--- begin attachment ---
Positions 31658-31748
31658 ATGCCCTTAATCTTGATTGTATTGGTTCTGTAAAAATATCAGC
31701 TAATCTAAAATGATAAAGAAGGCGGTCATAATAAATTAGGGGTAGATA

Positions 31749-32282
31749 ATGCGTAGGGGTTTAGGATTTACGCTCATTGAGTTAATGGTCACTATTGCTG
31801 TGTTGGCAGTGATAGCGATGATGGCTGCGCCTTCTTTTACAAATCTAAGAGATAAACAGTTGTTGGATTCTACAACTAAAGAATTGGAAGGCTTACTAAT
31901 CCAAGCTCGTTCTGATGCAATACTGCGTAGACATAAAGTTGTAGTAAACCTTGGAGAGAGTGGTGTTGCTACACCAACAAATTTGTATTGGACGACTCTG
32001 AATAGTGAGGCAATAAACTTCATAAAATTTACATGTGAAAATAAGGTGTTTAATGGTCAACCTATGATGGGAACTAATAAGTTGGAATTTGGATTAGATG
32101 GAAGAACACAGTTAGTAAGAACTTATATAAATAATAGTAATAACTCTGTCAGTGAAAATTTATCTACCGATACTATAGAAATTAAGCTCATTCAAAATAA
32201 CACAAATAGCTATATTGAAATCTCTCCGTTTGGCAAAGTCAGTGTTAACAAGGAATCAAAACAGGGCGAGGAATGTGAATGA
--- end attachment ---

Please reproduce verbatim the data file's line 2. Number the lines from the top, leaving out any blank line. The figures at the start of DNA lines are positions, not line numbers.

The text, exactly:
31658 ATGCCCTTAATCTTGATTGTATTGGTTCTGTAAAAATATCAGC